13. The apparatus of claim 9 wherein uterus to be subject to the thermal ablation of the endometrium includes two fallopian tubes each of which communicates with the uterus through an orifice and wherein said apparatus further includes thermally conductive inflatable means having a pair of opposed, spaced extended arms having a shape and dimension that enables the extended arms to make sealing engagement with the orifice of each of said fallopian tubes to prevent heated fluid from thermally ablating the walls of the fallopian tubes.
14. The apparatus of claim 9 wherein said catheter has at least one lumen.
15. The apparatus of claim 9 wherein said catheter has at least two lumens.
16. A method for performing thermal ablation of the endometrium of a uterus comprising the steps of
inserting a thermal ablation apparatus, comprising a catheter having a distal end and a proximal end with an insulating means located around the catheter and a thermally conductive inflatable means operatively coupled to the distal end of the catheter wherein the inflatable means is capable of expanding when filled with a fluid from a collapsed position into an expanded position which approximates the shape and volume of a uterus into and through the vagina with the distal end thereof being positioned toward the uterus, through the cervix and into the uterus positioning the insulating means located around the catheter adjacent the walls of the vagina and with the catheter being inserted into the uterus a sufficient distance to place said distal end and inflatable means in the collapsed position in the uterus;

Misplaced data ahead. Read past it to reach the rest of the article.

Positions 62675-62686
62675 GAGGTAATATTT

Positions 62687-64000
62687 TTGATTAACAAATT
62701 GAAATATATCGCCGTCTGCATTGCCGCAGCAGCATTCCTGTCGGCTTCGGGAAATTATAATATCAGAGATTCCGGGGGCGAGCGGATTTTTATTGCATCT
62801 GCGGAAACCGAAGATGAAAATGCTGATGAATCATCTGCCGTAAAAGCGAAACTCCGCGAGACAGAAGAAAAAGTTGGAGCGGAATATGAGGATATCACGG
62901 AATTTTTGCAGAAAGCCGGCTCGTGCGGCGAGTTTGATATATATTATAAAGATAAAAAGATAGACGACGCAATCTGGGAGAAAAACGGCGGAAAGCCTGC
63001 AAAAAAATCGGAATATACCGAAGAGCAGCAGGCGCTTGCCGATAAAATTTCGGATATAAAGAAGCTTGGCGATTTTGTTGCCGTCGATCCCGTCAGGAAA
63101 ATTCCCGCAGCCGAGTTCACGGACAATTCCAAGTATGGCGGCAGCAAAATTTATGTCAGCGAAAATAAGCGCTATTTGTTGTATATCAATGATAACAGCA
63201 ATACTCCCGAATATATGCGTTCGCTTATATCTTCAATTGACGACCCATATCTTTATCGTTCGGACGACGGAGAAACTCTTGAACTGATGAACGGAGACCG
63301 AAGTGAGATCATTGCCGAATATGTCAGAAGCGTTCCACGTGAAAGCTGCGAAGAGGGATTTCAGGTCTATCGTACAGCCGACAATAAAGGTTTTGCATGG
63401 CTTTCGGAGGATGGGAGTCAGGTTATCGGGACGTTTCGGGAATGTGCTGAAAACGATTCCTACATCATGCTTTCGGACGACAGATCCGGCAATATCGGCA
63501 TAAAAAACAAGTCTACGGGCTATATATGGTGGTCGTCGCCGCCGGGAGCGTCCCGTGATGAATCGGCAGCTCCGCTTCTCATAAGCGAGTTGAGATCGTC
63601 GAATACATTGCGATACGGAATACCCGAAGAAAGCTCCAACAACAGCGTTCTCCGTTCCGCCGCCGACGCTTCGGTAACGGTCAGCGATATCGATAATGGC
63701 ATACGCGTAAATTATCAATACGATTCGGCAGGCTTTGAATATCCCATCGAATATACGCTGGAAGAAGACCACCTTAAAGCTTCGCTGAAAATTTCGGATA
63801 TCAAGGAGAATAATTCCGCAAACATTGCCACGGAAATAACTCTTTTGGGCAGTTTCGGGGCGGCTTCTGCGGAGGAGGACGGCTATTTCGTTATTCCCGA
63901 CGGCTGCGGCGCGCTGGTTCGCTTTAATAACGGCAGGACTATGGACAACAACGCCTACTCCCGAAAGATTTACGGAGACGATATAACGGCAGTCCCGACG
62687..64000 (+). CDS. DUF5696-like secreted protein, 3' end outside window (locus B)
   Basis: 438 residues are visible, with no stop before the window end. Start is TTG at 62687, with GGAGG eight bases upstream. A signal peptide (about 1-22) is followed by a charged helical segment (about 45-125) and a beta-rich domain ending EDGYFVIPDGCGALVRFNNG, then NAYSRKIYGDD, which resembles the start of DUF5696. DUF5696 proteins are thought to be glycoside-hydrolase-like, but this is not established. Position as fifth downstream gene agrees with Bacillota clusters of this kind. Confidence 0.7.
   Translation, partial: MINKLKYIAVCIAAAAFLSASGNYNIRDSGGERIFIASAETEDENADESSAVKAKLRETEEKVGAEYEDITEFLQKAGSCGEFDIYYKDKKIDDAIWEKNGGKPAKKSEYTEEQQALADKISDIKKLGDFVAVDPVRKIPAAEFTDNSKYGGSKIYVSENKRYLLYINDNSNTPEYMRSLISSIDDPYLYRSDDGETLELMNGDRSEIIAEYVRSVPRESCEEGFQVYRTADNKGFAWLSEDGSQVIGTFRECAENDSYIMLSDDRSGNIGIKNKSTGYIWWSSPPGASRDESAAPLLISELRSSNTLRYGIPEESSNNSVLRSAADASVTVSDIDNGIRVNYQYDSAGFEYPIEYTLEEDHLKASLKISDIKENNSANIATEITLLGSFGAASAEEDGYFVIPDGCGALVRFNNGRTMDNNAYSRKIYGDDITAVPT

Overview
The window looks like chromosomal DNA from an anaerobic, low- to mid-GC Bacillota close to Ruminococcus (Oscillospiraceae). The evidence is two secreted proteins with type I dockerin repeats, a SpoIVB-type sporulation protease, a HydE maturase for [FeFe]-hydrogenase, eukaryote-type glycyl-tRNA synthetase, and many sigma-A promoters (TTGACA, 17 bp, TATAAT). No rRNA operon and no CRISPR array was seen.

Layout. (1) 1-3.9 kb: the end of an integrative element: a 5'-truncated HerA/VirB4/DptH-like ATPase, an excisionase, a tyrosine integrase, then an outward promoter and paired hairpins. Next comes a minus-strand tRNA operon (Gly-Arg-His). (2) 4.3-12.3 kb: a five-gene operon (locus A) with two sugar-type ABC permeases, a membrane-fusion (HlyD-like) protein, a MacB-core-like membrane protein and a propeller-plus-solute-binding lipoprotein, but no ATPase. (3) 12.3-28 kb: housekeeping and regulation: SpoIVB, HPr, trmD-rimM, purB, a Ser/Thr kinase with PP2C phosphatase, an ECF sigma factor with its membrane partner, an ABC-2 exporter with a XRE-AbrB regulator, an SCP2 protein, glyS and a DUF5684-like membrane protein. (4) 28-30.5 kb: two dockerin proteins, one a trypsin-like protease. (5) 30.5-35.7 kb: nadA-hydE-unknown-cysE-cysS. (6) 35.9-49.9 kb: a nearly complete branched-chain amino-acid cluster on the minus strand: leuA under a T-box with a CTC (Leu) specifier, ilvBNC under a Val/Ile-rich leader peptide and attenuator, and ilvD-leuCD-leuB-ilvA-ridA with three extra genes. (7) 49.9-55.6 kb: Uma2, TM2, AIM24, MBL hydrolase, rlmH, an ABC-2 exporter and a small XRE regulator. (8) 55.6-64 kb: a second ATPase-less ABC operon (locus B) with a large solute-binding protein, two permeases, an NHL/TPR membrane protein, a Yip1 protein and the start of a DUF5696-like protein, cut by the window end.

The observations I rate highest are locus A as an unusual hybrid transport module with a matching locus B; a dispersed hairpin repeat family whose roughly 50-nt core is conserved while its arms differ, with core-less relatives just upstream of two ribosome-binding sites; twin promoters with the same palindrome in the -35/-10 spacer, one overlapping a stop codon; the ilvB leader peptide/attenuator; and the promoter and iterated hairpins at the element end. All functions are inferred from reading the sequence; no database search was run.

passing a predetermined volume of heated fluid which is at a temperature which is in a temperature range of about 122 F. (56 C.) to about 211 F. (99 C.) from the proximal end of and through said catheter into the inflatable means to expand the same into its expanded position urging the surface of the inflatable means into intimate contact with the endometrium of a uterus;
controlling the period of time that the heated fluid is in intimate contact with the endometrium while enabling the inflatable means to thermally conduct heat from the heated fluid to the endometrium to ablate a predetermined thickness of tissue therefrom; and
removing the heated fluid from the inflatable means after said period of time.
17. The method of claim 16 further comprising the step of
thermally sensing the temperature of the endometrium of a uterus during the period of time that the thermally conductive inflatable means is thermally conducting heat from the heated fluid to the endometrium.
18. The method of claim 17 further comprising the step of
deflating the inflatable means into its collapsed position by removing fluid therefrom; and
withdrawing the catheter having the inflatable member in a collapsed position from a uterus, through the cervix and out of the vagina.